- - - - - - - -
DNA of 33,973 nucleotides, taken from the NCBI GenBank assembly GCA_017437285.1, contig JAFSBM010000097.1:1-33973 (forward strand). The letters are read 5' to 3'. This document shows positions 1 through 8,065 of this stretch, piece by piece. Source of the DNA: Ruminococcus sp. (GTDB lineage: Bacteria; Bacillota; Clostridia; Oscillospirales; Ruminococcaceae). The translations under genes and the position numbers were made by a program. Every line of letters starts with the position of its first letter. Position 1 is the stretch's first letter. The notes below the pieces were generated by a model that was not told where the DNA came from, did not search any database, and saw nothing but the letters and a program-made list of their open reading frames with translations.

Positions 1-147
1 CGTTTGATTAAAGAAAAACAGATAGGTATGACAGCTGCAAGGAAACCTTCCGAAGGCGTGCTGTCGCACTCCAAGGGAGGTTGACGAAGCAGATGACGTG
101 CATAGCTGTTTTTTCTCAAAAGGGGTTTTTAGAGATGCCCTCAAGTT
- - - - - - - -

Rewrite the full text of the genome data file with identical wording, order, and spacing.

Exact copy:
DNA of 33,973 nucleotides, taken from the NCBI GenBank assembly GCA_017437285.1, contig JAFSBM010000097.1:1-33973 (forward strand). The letters are read 5' to 3'. This document shows positions 1 through 8,065 of this stretch, piece by piece. Source of the DNA: Ruminococcus sp. (GTDB lineage: Bacteria; Bacillota; Clostridia; Oscillospirales; Ruminococcaceae). The translations under genes and the position numbers were made by a program. Every line of letters starts with the position of its first letter. Position 1 is the stretch's first letter. The notes below the pieces were generated by a model that was not told where the DNA came from, did not search any database, and saw nothing but the letters and a program-made list of their open reading frames with translations.

Positions 1-147
1 CGTTTGATTAAAGAAAAACAGATAGGTATGACAGCTGCAAGGAAACCTTCCGAAGGCGTGCTGTCGCACTCCAAGGGAGGTTGACGAAGCAGATGACGTG
101 CATAGCTGTTTTTTCTCAAAAGGGGTTTTTAGAGATGCCCTCAAGTT